• Ask yourself evidence-based questions: Is there factual evidence for this thought? Are there alternative explanations?
  • Replace the irrational thought with a more balanced, realistic one.

Building a routine that includes regular exercise, adequate sleep, and healthy eating can also contribute to overall anxiety reduction. 

Building a Healthy Routine
  • Incorporate regular physical exercise into your daily schedule, tailored to your fitness level.
  • Ensure you get adequate sleep each night, aiming for 7-9 hours.
  • Adopt a balanced diet, rich in fruits, vegetables, whole grains, and lean proteins.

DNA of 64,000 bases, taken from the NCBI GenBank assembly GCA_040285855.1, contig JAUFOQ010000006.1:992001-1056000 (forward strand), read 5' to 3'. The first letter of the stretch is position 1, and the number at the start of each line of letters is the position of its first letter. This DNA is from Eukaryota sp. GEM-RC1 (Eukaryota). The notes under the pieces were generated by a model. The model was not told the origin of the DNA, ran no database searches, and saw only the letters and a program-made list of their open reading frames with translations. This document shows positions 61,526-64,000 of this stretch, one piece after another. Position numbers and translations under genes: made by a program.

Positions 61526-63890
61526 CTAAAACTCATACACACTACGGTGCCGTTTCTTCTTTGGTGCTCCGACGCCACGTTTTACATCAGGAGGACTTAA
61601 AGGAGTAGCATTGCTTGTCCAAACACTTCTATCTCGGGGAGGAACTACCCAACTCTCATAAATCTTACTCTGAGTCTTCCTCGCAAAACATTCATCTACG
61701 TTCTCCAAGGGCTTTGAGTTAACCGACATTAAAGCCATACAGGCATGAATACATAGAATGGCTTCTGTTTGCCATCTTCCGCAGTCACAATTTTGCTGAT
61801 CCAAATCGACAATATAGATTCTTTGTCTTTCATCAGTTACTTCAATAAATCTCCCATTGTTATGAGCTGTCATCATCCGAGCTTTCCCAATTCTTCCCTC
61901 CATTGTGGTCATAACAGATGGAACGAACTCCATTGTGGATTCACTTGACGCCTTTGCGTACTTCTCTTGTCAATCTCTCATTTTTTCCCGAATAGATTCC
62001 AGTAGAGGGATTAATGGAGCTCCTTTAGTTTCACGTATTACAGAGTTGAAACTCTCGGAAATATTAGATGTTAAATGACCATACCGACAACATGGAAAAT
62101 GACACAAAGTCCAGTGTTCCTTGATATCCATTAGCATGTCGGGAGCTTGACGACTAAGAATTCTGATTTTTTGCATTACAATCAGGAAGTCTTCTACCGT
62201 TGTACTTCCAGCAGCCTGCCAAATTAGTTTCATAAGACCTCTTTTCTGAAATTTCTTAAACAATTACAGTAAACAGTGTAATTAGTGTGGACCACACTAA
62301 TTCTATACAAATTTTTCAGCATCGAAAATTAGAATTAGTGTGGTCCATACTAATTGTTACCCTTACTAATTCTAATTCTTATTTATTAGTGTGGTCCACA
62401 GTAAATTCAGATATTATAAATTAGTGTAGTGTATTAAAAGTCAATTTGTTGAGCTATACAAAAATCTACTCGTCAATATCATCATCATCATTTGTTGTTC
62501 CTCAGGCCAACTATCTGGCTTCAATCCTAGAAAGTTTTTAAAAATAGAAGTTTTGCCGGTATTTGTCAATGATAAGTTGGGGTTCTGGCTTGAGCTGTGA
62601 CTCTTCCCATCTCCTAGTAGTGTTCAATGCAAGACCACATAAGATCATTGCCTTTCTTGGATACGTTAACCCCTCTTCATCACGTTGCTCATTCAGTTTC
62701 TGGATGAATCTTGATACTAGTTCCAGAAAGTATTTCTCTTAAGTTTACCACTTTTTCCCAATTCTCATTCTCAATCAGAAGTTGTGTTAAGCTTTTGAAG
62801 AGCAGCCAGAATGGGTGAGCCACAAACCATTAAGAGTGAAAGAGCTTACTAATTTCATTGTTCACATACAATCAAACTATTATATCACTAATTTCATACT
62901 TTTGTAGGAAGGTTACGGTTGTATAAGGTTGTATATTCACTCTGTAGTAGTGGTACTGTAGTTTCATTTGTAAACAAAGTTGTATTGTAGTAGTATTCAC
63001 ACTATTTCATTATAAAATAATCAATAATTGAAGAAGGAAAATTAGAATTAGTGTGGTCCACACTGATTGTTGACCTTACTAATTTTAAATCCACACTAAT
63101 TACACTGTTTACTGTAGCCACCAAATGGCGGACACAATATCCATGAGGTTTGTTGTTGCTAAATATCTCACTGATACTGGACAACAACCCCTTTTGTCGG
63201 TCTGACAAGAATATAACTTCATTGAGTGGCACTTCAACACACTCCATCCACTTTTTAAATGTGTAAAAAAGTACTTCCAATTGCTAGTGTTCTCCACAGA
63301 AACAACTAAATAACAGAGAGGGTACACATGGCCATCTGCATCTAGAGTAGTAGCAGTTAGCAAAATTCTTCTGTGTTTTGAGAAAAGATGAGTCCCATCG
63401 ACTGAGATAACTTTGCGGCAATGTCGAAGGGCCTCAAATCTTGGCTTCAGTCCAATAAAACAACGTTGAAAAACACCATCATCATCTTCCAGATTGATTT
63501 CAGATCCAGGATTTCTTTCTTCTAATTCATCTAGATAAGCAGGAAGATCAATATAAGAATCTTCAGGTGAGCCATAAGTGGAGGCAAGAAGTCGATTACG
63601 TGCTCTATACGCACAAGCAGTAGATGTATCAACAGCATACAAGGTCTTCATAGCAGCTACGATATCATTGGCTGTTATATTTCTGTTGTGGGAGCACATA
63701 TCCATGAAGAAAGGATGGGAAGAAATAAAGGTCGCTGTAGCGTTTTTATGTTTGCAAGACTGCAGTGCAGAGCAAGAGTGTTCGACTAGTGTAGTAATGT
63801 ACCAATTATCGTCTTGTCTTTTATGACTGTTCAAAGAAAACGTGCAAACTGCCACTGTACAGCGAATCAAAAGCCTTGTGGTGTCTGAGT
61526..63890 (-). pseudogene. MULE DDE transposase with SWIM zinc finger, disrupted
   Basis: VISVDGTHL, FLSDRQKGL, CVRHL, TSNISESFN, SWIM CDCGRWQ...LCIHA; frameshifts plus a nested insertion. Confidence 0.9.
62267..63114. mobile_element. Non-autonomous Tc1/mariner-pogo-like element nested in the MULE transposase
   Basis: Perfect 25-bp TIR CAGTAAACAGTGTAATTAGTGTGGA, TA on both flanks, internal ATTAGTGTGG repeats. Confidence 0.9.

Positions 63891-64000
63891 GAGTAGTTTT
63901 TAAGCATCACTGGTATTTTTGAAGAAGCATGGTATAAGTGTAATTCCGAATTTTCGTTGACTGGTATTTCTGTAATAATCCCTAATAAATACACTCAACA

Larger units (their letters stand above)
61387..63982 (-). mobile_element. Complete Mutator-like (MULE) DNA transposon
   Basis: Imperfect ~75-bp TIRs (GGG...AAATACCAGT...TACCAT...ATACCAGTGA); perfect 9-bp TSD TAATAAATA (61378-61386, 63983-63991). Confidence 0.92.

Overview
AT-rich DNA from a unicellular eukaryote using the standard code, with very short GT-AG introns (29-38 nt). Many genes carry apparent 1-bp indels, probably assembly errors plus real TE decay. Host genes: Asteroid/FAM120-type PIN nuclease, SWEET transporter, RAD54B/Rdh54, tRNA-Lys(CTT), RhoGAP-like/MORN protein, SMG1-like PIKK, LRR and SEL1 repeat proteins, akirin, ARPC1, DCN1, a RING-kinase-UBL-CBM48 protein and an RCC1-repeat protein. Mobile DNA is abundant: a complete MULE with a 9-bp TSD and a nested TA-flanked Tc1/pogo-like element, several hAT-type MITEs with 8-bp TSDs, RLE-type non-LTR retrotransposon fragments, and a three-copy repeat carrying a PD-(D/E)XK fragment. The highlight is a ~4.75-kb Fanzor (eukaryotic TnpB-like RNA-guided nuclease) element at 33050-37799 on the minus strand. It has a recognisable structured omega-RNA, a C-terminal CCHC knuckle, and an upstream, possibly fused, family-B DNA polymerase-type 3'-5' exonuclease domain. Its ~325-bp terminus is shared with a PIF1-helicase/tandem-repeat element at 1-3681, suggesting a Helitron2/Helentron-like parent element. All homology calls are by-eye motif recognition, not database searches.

• Try to maintain a consistent schedule for sleeping, eating, and physical activities.

These strategies should aid in managing classroom anxiety, however Dr. Wilcox stresses the importance of seeking professional help if anxiety becomes overwhelming.

Benefits of Tutoring in Managing Classroom Anxiety

Tutoring can be a transformative tool in managing classroom anxiety. It provides a personalized learning environment, allowing students to revisit challenging concepts at their own pace. This one-on-one attention helps demystify subjects that cause anxiety, reinforcing understanding through repeated exposure. Additionally, tutoring can boost confidence, making classroom participation less daunting and more engaging.